Redefining What it Means to be 'Better'


Written By Bellamy Richardson
Artwork By Rachel Buccalo

I was eleven years old when I started reading food labels on everything I ate to look for calories and fat content. I was twelve years old when I began my time as a student at one of the most competitive high schools in New York City. 


I quickly learned that with academic competition comes all other kinds of competition, especially the kind of competition that revolves around how you look. At twelve years old, I became subject to a standard of perfection while everyone around me was also fighting to be the best in every way possible.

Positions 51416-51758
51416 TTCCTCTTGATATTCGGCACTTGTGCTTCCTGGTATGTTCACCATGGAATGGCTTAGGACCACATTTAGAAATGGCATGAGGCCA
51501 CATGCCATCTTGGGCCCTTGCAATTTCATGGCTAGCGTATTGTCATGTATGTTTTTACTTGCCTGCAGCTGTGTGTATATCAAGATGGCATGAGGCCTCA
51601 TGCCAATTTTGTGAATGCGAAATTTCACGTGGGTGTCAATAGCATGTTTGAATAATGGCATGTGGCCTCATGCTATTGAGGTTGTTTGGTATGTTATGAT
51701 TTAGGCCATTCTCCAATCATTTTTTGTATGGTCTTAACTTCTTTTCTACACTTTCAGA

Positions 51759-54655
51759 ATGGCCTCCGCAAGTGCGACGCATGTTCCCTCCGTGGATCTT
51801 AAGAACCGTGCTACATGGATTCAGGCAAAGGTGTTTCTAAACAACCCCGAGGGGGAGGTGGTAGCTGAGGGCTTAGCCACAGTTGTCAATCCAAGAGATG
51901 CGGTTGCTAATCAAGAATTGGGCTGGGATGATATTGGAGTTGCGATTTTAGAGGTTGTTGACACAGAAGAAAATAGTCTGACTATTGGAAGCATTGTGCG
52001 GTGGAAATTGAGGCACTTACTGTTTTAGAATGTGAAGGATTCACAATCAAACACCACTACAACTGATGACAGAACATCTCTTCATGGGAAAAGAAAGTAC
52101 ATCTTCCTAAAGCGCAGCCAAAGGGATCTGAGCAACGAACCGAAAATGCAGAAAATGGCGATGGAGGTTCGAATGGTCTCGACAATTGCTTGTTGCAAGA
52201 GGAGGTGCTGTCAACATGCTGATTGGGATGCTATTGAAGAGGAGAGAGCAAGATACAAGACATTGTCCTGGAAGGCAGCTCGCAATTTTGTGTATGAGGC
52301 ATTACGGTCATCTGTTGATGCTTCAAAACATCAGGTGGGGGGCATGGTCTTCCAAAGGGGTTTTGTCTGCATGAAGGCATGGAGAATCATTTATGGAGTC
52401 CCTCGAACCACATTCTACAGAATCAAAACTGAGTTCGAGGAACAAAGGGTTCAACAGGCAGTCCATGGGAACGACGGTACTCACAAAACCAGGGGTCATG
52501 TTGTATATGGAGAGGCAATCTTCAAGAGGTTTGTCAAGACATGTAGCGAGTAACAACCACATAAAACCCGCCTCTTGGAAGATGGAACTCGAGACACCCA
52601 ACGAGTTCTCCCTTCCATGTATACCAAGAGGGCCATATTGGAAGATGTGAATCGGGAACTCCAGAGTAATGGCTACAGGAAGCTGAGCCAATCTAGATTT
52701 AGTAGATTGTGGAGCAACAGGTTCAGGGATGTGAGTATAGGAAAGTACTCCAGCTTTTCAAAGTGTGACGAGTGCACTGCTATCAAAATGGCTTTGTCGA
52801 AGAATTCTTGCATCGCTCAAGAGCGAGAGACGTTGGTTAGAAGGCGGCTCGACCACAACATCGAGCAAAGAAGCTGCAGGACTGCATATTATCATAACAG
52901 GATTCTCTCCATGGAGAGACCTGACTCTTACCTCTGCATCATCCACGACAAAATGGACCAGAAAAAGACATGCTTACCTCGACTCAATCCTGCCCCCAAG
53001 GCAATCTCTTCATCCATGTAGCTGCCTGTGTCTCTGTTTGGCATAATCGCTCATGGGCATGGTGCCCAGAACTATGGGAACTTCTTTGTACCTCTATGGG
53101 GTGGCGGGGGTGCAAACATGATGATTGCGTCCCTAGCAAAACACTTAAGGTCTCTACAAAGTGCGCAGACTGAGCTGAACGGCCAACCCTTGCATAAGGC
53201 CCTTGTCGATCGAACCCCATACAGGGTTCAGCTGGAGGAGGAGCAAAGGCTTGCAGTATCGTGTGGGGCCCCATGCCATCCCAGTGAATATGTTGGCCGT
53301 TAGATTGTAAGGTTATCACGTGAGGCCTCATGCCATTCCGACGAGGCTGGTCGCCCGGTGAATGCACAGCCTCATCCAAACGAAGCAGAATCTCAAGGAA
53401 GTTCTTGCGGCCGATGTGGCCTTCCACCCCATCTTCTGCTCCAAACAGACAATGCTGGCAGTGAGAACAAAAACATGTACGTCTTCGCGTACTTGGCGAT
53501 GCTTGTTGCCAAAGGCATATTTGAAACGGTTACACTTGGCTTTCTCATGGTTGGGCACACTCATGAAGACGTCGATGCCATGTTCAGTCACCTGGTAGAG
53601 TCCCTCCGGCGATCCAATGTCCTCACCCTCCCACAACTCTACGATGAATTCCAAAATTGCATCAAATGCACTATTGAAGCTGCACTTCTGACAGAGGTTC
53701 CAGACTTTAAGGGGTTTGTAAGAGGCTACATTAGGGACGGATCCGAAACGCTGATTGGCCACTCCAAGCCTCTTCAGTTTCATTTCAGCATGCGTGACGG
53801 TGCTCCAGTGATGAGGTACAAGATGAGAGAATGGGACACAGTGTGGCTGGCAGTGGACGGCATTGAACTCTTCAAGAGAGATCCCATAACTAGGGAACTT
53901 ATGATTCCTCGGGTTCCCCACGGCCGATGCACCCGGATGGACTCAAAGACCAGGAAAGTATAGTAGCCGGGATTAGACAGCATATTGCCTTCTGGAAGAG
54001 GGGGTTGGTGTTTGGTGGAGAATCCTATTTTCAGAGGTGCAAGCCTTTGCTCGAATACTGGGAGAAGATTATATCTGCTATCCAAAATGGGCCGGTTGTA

As soon as I started the seventh grade, I befriended a group of incredibly smart, talented, beautiful women, but they didn’t see that. Far from it. They would say things like “I’m so fat,” and “I’m so ugly,” and “I need to lose weight” constantly. By my second month in junior high school, I started focusing on everything that I thought was wrong with myself, too. It became routine for me and my friends to skip lunch and instead spend our time exercising in the weight room in the basement of our school. We were constantly looking at each other and comparing ourselves, saying things like “You’re so skinny, why can’t I be like you?” And while they may have thought of those things as compliments, it only brought themselves and everyone else down, subjecting us all to a toxically competitive environment.